TeX Analysis System (TeXAS)
TeX (and its LaTeX incarnation) is a widely used document preparation system for technical and scientific documents. At the same time, TeX is also an unusual programming language with a quite powerful macro system.
The motivation for the TeXAS project is that the behavior of TeX is considerably hard to predict, it is difficult to trace errors back to their causes, and it is hard to write macros that are “well-behaved”. In particular, even syntactic errors occur while running TeX, because TeX is a dynamically parsed language.
The goal of the TeXAS project is to remedy this problem by developing:
- A formal semantics for TeX which makes the language fully predictable.
- A parser that enables the detection of syntactic errors prior to executing TeX itself and is guaranteed to terminate. The resulting abstract syntax trees can then form the basis of more advanced syntax-directed analyses and transformations.
- A type system supporting the deduction of static guarantees about the usages of primitives and macros in TeX.
- The degree of automation of typechecking should be as high as possible. The current idea is to use something alike Hindley-Milner type inference plus extensions for TeX’s primitives. In those cases where full automation is not possible, the macros could either be annotated with typing information, or (in hopefully) rare cases the macros have to be rewritten. To identify the common cases, we intend to analyze existing macro libraries.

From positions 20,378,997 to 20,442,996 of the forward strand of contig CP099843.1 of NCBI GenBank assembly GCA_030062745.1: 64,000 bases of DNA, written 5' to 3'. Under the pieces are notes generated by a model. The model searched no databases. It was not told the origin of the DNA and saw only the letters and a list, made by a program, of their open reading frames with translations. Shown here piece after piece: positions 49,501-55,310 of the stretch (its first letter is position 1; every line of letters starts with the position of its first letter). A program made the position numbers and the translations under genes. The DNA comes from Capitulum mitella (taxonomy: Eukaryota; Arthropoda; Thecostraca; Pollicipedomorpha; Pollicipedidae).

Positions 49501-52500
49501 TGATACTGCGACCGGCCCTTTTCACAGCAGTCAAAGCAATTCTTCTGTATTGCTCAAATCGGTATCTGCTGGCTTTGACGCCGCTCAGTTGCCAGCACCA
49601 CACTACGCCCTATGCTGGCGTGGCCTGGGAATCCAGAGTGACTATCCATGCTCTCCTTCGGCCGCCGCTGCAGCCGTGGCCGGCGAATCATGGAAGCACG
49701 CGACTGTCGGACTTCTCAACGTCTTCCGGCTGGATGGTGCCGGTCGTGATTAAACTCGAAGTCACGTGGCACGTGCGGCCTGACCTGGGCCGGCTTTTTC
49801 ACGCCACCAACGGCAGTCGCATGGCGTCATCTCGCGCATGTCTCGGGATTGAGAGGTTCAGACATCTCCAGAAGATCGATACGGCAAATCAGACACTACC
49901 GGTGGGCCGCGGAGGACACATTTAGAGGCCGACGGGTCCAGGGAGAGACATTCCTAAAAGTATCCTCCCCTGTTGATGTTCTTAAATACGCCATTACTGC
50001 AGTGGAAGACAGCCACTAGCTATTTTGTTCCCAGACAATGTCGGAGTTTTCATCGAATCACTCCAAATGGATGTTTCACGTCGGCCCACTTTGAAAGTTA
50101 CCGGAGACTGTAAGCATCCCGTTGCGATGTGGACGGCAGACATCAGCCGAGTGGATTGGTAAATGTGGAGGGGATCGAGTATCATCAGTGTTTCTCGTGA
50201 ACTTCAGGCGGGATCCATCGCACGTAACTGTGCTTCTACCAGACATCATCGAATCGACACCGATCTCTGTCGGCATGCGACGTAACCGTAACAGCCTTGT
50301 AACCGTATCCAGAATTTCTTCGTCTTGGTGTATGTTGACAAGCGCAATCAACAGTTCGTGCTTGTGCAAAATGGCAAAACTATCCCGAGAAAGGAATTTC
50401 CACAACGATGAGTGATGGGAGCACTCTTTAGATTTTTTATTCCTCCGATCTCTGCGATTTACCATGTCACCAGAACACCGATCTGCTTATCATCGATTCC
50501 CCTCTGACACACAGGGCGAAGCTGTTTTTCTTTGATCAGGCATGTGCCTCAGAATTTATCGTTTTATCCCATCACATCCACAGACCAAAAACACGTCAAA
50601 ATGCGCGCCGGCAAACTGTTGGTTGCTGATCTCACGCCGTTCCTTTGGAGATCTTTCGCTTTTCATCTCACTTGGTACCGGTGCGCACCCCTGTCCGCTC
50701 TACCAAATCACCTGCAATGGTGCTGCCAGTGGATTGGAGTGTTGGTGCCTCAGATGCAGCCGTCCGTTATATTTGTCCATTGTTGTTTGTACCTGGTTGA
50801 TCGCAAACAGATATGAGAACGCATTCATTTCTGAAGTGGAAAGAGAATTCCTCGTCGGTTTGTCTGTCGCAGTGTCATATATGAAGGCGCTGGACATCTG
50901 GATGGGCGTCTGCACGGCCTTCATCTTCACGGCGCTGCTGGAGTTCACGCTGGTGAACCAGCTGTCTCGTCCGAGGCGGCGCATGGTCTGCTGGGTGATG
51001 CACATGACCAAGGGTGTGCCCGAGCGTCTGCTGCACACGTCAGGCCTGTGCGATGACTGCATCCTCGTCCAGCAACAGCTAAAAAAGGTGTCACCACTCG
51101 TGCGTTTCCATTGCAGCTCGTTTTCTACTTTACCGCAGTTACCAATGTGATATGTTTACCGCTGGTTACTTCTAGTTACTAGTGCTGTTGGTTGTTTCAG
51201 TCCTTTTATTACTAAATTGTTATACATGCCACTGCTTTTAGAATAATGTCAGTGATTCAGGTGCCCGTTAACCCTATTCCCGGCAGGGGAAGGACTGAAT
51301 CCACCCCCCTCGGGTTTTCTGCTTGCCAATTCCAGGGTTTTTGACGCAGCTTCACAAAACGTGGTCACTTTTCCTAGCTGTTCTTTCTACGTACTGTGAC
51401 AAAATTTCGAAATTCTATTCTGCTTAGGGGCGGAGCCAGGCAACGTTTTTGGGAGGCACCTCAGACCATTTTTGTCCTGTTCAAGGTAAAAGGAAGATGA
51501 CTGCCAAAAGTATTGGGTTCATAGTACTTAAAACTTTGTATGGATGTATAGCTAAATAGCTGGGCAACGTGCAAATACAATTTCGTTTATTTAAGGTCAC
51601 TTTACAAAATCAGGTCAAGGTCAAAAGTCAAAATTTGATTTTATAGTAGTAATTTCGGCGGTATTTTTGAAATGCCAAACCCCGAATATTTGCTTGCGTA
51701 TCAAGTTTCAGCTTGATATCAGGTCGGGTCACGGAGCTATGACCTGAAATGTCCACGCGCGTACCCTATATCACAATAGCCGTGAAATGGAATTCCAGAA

Another, more long-term goal, of the project is to redesign the core of TeX, e.g. replace its macro language by (statically) typed functions, make the grammar of TeX context-free, relax various ad hoc restrictions, etc. The above described type checker will hopefully enable a smooth migration to the redesigned core.
Sebastian Thore Erdweg and Klaus Ostermann. Featherweight TeX and Parser Correctness. In Proc. Int'l Conf. Software Language Engineering (SLE), Lecture Notes in Computer Science. Springer, 2010. to appear. [ abstract | bib | .pdf ]